PETALING JAYA: Starting this year, the Sijil Pelajaran Malaysia (SPM) examination papers will be marked online.
Education Minister Datuk Dr Mohd Radzi Md Jidin said the online marking system was a good approach to increase productivity.
“It also makes monitoring easier as the head examiner will know who has completed marking and who hasn’t.
“When we postponed the SPM 2020 examinations, students will require their results (fast) so that they can continue their (higher) education while others need them to enter the workforce.
“Naturally, when you postpone the exams, the results too will be postponed.
So, to overcome this problem, we found a method to accelerate the marking of papers while ensuring that the quality is not affected.
“We have increased the number of exam markers and for the first time in history, we switched the marking of all the papers to online, except for Seni Visual, ” he said in an interview on Thursday.
The SPM 2020, said Radzi, was one of the ministry’s biggest challenges in a year hit by Covid-19.
Taken annually by over 400,000 candidates, the SPM could not simply be cancelled or its method changed as some have suggested because it was an internationally accredited exam, he said.
The decision to postpone was also made after finding that students needed more time to prepare.
This was because schools were closed and although they studied at home, it was different, he said.
On the Feb 17 launch of DidikTV Kementerian Pendidikan Malaysia, two days before the reopening of schools was announced, he said the channel, dedicated to broadcasting educational content in the country, had its benefits regardless of whether schools were open or close.
“Face-to-face lessons are the more effective way of learning but DidikTV can be used optimally.
“As we move forward, we don’t know what the future holds. DidikTV is beneficial in the event of a pandemic and the closure of schools is prolonged.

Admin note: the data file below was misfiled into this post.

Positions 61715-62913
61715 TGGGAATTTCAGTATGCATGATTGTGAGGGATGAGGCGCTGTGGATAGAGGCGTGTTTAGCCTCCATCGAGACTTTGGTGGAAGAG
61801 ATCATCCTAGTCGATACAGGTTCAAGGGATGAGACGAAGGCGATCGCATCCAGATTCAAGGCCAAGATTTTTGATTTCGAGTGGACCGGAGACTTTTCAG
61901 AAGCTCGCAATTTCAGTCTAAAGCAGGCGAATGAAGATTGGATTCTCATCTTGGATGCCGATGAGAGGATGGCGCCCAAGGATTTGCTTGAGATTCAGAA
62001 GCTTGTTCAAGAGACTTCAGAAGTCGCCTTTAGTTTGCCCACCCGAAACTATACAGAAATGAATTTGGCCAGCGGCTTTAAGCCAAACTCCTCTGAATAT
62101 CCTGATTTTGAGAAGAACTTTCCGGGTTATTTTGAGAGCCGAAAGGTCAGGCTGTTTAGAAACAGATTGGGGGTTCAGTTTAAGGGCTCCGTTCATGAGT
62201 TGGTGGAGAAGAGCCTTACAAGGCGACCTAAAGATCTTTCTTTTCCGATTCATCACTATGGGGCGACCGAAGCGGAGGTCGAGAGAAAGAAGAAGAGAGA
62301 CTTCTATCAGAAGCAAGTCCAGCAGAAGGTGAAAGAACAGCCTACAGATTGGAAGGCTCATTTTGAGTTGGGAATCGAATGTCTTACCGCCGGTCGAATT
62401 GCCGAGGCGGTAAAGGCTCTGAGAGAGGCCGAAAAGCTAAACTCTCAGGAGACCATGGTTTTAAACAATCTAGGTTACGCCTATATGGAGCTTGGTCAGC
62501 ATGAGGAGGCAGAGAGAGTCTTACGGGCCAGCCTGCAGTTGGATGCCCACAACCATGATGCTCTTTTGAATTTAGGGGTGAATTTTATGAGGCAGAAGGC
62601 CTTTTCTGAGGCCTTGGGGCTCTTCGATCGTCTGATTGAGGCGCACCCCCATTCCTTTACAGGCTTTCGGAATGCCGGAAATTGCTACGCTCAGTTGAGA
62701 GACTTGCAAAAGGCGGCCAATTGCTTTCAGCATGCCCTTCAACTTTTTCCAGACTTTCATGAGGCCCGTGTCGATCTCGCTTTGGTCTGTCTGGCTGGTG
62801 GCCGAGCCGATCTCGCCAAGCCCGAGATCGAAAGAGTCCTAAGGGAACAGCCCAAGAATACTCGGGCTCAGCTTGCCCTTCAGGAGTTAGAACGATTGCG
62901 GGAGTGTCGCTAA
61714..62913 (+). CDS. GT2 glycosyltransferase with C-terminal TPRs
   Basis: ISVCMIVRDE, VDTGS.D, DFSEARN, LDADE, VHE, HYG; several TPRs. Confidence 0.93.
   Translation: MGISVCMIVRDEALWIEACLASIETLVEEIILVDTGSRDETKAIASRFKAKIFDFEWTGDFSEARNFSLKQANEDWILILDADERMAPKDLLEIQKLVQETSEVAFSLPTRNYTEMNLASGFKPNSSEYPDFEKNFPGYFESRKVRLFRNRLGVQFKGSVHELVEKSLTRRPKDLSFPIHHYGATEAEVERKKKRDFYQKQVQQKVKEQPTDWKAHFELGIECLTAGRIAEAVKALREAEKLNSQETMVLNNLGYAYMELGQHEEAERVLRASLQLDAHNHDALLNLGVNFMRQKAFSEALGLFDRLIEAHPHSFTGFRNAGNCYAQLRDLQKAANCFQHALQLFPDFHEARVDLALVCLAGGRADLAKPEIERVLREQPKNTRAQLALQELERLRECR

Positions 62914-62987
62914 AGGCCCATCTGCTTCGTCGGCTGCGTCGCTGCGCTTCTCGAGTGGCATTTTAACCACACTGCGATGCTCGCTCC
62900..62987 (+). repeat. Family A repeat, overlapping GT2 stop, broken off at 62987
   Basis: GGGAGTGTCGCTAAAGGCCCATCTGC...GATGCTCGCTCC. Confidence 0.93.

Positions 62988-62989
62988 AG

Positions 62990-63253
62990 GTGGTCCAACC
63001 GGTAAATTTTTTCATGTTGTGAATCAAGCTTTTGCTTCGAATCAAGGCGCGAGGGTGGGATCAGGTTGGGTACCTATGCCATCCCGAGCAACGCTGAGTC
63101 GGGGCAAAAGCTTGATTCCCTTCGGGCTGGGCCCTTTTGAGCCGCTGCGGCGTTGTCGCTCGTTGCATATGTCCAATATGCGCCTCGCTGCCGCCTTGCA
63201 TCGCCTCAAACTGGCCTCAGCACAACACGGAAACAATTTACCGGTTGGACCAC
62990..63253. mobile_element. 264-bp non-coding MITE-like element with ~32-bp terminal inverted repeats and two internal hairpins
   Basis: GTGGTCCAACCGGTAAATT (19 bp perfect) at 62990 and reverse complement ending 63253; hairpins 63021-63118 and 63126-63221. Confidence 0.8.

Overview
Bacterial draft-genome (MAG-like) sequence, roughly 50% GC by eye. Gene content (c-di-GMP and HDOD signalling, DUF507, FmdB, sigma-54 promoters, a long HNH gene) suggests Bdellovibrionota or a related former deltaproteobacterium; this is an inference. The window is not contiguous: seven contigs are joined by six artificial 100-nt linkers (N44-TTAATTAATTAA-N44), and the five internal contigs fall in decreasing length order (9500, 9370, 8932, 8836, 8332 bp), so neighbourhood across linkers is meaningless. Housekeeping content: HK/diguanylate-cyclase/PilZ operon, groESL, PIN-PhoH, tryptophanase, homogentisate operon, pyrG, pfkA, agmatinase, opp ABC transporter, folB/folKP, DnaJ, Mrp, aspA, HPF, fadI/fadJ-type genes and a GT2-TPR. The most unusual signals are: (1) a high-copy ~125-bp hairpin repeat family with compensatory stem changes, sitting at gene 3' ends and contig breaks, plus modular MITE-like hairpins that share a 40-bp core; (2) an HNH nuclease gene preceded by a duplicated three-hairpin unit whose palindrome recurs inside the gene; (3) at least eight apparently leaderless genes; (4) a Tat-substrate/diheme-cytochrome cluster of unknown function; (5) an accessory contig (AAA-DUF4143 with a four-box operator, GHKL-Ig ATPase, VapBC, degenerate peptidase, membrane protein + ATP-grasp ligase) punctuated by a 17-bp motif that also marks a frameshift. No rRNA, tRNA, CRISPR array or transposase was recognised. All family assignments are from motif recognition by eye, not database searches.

“If another wave were to happen and there is no DidikTV, people will then ask – why don’t we have it?
“Don’t look at it as if it will be of no use once schools reopen as it is a method to cover education for all levels and is beneficial in whatever situation, ” he said.
Radzi added that implementing home-based teaching and learning (PdPR) was a challenge because (prior to the pandemic) online learning was only done in school (computer labs).
“Although implementing the PdPR was challenging, parents understood the need for it.
“PdPR doesn’t just have to be online.
“Teachers are allowed to choose the best PdPR approach for their students.”
The ministry has come under fire for what stakeholders termed were “flip flops” when schools reopened in stages from June 24 last year before closing and reopening again this year beginning March 1, and with the implementation of PdPR.
Parents claimed that they had spent money to buy gadgets for PdPR only to have schools reopen soon after.
“Any decision the ministry takes in a crisis are based on current analysis, available data and information, the situation at the time as well as its risks, ” Radzi pointed out.
“Although some term these decisions as ‘flip flops’, we must understand that no one has gone through this process before.
“We have learnt a lot in this one year, ” he said.